What Is Value Investing?

Value investing might not have all the flash of growth investing, but the strategy helps folks find hidden gems in undervalued equities.

value investing concept with word value written in circle hovering over man's hand
(Image credit: Getty Images)

When it comes to investing, there are typically two big-picture strategies you can choose from – growth or value. The idea of "growth" investing largely speaks for itself. Simply put, you invest in companies that are growing their sales and profits at impressive rates. But does that mean value investing involves companies that aren't growing? And how is this strategy better or worse?

If you're wondering what value investing is, you're not alone. Thankfully, however, the basics are pretty easy to understand even for novice investors.

What is meant by value investing? 

Value investing doesn't mean you're buying a stock that has zero growth. It just means that growth isn't the main appeal. Instead, you're investing in a company that is likely to be underpriced and overlooked when compared with its flashier rivals.

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Maybe the value stock in question isn't seeing massive expansion, but delivers a predictable stream of earnings and dividends as it hums along. Or maybe the company has been severely punished by Wall Street after falling on hard times, creating a bargain opportunity. Or maybe it's just plain boring, like a publicly traded utility stock or a small and specialized chemical manufacturer, and nobody is even paying attention.

Whatever the case, value investing is usually about finding hidden gems rather than chasing flashy companies everyone else is talking about. The appeal isn't popularity or future growth projections, but rather the current underlying value of that business right now.

What is an example of a value investment?

To illustrate what value investing is with a practical example, let's look at the iconic industrial stock General Electric (GE). The firm is clearly not in growth mode. Back in 2018, it recorded $97 billion in revenue and this fiscal year, it's on track to record somewhere around $64 billion.

But look at GE stock, which surged more than 70% from January 1 to August 1 of 2023. Clearly investors see something in this company – and what they see is its underlying value.

Wall Street was overly negative on GE after a few bad years and wound up overselling the former Dow Jones stock. The company has been quietly working on a multiyear turnaround plan, including a restructuring of its renewable energy business in late 2022 to cut costs significantly. And things are looking up even if GE is less dominant than it was in decades past.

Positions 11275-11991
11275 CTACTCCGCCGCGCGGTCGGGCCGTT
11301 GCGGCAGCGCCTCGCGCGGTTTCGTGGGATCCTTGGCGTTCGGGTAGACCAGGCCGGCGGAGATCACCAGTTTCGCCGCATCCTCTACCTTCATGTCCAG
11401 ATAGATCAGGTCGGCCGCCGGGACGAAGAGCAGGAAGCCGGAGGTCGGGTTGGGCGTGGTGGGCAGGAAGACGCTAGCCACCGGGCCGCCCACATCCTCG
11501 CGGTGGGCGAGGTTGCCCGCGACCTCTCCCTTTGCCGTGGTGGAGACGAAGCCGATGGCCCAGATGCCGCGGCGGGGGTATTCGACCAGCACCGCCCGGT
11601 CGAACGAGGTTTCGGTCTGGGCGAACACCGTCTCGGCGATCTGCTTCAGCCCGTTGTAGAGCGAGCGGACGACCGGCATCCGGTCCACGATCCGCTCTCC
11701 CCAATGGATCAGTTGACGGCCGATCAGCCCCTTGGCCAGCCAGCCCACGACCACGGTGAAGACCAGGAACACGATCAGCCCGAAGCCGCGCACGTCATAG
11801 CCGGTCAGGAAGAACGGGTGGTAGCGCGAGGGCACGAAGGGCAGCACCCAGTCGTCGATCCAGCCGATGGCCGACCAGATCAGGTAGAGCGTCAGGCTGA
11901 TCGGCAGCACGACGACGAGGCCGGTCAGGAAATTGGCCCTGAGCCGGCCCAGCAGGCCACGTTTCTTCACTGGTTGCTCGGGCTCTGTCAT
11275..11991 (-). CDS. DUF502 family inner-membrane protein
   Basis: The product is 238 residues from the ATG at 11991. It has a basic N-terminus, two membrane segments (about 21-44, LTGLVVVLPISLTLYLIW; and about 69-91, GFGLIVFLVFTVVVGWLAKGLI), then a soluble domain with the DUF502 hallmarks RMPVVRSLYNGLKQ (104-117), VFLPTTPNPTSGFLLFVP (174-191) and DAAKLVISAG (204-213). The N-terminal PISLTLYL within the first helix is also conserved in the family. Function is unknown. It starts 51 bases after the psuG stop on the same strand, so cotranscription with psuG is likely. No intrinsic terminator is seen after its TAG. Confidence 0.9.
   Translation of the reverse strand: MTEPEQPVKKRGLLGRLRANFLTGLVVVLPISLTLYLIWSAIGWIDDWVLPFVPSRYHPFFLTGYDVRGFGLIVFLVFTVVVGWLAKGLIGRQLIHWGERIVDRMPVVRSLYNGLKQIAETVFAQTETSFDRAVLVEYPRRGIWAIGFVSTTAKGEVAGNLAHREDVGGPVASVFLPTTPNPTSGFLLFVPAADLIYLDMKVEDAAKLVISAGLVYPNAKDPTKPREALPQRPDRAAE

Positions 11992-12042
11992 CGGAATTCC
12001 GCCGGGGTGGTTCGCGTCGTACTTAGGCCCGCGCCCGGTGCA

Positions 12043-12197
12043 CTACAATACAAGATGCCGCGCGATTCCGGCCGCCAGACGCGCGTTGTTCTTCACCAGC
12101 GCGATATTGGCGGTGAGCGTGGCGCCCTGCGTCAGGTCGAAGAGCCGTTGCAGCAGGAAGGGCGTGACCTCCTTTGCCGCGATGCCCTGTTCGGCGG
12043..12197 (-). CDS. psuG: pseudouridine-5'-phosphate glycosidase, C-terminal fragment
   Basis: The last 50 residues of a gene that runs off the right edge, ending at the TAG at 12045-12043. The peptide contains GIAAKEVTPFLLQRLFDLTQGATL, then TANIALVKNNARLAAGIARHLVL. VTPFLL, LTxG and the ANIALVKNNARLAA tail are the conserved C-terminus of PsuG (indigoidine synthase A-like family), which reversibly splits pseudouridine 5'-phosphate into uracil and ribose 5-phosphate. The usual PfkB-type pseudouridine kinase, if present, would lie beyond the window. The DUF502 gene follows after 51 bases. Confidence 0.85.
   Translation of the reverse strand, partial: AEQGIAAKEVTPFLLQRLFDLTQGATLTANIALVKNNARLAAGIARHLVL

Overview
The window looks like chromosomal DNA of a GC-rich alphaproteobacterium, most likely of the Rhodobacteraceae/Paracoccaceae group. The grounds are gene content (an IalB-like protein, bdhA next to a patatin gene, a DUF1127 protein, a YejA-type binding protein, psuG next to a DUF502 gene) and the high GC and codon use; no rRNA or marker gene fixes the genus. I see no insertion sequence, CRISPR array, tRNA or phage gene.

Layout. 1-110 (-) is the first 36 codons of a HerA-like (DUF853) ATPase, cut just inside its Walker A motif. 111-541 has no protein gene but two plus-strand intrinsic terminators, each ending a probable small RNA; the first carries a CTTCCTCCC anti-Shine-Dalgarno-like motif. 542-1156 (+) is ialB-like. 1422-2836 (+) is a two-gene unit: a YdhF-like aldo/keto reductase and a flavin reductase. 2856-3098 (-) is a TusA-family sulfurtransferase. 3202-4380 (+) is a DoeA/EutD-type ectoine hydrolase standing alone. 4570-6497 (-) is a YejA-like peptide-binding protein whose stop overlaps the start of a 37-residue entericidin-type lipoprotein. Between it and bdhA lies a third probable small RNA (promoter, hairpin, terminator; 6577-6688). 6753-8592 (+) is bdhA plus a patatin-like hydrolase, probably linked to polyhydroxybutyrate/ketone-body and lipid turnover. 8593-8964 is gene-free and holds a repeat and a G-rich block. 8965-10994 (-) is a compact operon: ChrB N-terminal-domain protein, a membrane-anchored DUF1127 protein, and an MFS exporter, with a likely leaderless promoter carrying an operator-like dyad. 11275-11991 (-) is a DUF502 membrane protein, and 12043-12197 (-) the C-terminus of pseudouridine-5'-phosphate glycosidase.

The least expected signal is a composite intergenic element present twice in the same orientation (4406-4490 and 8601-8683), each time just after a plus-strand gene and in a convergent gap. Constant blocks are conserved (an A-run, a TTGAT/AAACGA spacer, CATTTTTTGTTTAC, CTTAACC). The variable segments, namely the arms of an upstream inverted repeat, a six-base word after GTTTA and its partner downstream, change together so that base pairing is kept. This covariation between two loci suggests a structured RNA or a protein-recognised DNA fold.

But GE doesn't have to be a booming growth stock to make its investors money. It simply needed to be overlooked and undervalued.

How do I find the best value investments?

There are a host of big-name value investors on Wall Street who made a name for themselves by looking for hidden gems like GE. Just a few of the more prominent ones include Berkshire Hathaway (BRK.B) chief Warren Buffett and economist Benjamin Graham, who many consider to be the father of value investing.

So what made these icons so successful, and how did they find the best value investments?

There's never a sure-fire formula for any investing strategy, but a few of the metrics that value investors like Buffett and Graham closely monitor include:

Debt-to-asset ratio. Value investing prioritizes companies that have modest debts backed by much more substantial assets. Not only does a low debt load provide stability, it also tends to prove management is responsible and has restraint. Generally, a debt-to-asset ratio of 1 or less is very attractive as it means those debts are covered.

Price-to-earnings (P/E) ratio. Bigger companies obviously have bigger profits. So it helps to normalize the raw numbers by breaking down those profits into earnings per share, and then comparing them against the company's current stock price. This allows for "apples to apples" comparisons between stocks. Right now, the average P/E ratio of the S&P 500 is about 25, though some industry groups have averages moderately higher or lower than that figure.

Dividend yield. Dividends are regular profit-sharing payments to shareholders. A company's dividend yield takes the total payments you get over 12 months and presents that money as a percentage of your initial buy-in. As you can imagine, getting a piece of your investment back regularly is a very attractive proposition to many folks.

There are many other financial metrics out there that matter to value investors, but this list is a good start if you're interested in using value investing strategies as part of a well-rounded portfolio.

While growth investment may get all the attention, value investments can still deliver under the right circumstances.

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Jeff Reeves
Contributing Writer, Kiplinger.com

Jeff Reeves writes about equity markets and exchange-traded funds for Kiplinger. A veteran journalist with extensive capital markets experience, Jeff has written about Wall Street and investing since 2008. His work has appeared in numerous respected finance outlets, including CNBC, the Fox Business Network, the Wall Street Journal digital network, USA Today and CNN Money.